We present a superb selection of masterpieces by the likes of Giacometti, Tanguy and Derain. All are offered in our Impressionist and Modern Art sales in New York in November
In this drawing Tanguy’s signature forms, combining the corporeal and the mechanical, are rendered in coloured wax crayon. The work can be traced back to the summers of 1938 and 1939, which Tanguy spent with fellow surrealists André Breton, Roberto Matta and Estebàn Francés at the Château de Chemillieu.
This watercolour sketch of two boats displays Derain’s characteristic bright colours and boldness. The year 1905 was important for the artist — he spent the summer with Henri Matisse in the village of Collioure, near Perpignan, in the south of France.
The artists painted each other during their stay, and Derain’s portrait of Matisse is now in the collection of the Tate in London.
At the end of that year Matisse and Derain participated in the Salon d’Automne exhibition in Paris, displaying paintings from their summer together. This landmark exhibition marked the birth of Fauvism — the critic Louis Vauxcelles used the disparaging term ‘les fauves’ (wild beasts) to describe Derain, Matisse and their fellow travellers Maurice de Vlaminck, Kees van Dongen, Albert Marquet and Charles Camoin.
Valadon grew up in poverty in Montmartre but taught herself to draw at an early age. Aged 15, she joined a circus, though a fall from the trapeze meant that her career as an acrobat was short-lived. She then began modelling for artists, including Renoir, Toulouse-Lautrec and Berthe Morisot. Valadon also became friends with Degas, who bought some of her drawings and introduced her to collectors. In 1896 she married a wealthy stockbroker, Paul Mousis, which enabled her to become a full-time artist.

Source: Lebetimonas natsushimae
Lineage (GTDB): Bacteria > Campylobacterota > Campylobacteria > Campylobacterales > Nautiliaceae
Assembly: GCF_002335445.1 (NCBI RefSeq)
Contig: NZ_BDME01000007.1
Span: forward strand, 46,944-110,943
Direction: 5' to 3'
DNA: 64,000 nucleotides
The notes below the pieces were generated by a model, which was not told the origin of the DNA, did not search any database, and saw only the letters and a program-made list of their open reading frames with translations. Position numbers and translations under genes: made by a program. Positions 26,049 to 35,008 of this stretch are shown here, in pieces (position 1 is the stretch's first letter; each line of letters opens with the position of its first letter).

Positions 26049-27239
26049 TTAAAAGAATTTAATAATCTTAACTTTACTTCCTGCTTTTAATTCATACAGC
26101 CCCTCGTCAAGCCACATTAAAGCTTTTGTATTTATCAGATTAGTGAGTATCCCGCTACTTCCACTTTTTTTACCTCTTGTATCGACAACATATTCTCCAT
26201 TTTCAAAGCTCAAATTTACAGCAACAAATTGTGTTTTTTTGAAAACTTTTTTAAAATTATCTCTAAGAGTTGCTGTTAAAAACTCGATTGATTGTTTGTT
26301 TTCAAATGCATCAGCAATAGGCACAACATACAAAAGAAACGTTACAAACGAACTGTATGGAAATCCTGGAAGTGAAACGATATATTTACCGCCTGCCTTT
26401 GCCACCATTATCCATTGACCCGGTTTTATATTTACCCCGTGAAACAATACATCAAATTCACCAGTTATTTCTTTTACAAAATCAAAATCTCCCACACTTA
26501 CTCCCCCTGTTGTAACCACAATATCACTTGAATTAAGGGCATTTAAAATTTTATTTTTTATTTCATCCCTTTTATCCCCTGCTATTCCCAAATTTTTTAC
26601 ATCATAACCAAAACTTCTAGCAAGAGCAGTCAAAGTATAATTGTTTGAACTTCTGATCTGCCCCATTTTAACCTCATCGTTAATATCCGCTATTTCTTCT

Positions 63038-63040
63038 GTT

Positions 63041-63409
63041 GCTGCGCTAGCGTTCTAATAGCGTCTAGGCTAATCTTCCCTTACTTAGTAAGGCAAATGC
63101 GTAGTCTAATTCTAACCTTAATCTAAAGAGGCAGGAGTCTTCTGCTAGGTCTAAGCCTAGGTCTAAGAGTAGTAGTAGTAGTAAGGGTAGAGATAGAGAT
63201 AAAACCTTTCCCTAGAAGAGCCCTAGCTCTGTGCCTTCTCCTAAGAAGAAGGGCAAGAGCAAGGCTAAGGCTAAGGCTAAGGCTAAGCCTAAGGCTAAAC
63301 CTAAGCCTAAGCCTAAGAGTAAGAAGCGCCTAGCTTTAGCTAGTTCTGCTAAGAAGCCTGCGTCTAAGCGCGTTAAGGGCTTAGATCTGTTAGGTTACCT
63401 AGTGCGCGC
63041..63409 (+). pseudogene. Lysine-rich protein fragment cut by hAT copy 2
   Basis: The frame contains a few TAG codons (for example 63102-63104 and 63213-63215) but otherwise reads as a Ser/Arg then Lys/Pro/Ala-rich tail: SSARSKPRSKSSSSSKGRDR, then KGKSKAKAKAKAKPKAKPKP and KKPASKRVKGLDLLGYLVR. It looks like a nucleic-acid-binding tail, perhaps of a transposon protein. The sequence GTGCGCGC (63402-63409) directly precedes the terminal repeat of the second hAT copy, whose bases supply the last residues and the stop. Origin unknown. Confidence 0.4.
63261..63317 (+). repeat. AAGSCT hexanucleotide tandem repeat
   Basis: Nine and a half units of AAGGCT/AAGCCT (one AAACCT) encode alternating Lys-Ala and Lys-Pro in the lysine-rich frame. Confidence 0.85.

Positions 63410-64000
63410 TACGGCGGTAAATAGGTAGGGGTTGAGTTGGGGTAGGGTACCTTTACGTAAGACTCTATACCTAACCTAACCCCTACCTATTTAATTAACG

Signac is best known for developing the Pointillist style of painting with his friend Georges Seurat. He befriended Vincent van Gogh in Paris in 1886 and three years later visited him at Arles in Provence, where both artists drew and painted Les Alyscamps, a Roman necropolis. A watercolour sketch of the ruins by Signac from 1905 is in the collection of the Museum of Modern Art, New York.
Giacometti’s sculptures of attenuated human figures are instantly recognisable. In this drawing we see his same radical shift in perspective brought to bear upon the natural world.
Shells are a recurring subject in Ernst’s work. In the early 1920s, as a young Surrealist, he created many collages depicting them, which gave him his first taste of commercial success.
Vlaminck is most famous as one of the Fauvist painters but he also made ceramics. They were exhibited for the first time in March 1907 in the gallery of dealer Ambroise Vollard. Vlaminck worked with ceramicist André Metthey, a friend of Vollard’s, and together they became successful collaborators.
Ceramics were of fundamental importance to Picasso, from his first experiments in 1947 until his death almost 30 years later. He explored the medium abundantly, delighted by the play between line and form, two and three dimensions, colour and ground. Created in the Madoura studio, Picasso’s ceramics were designed for editions of varying size or as unique artworks, such as the piece presented here.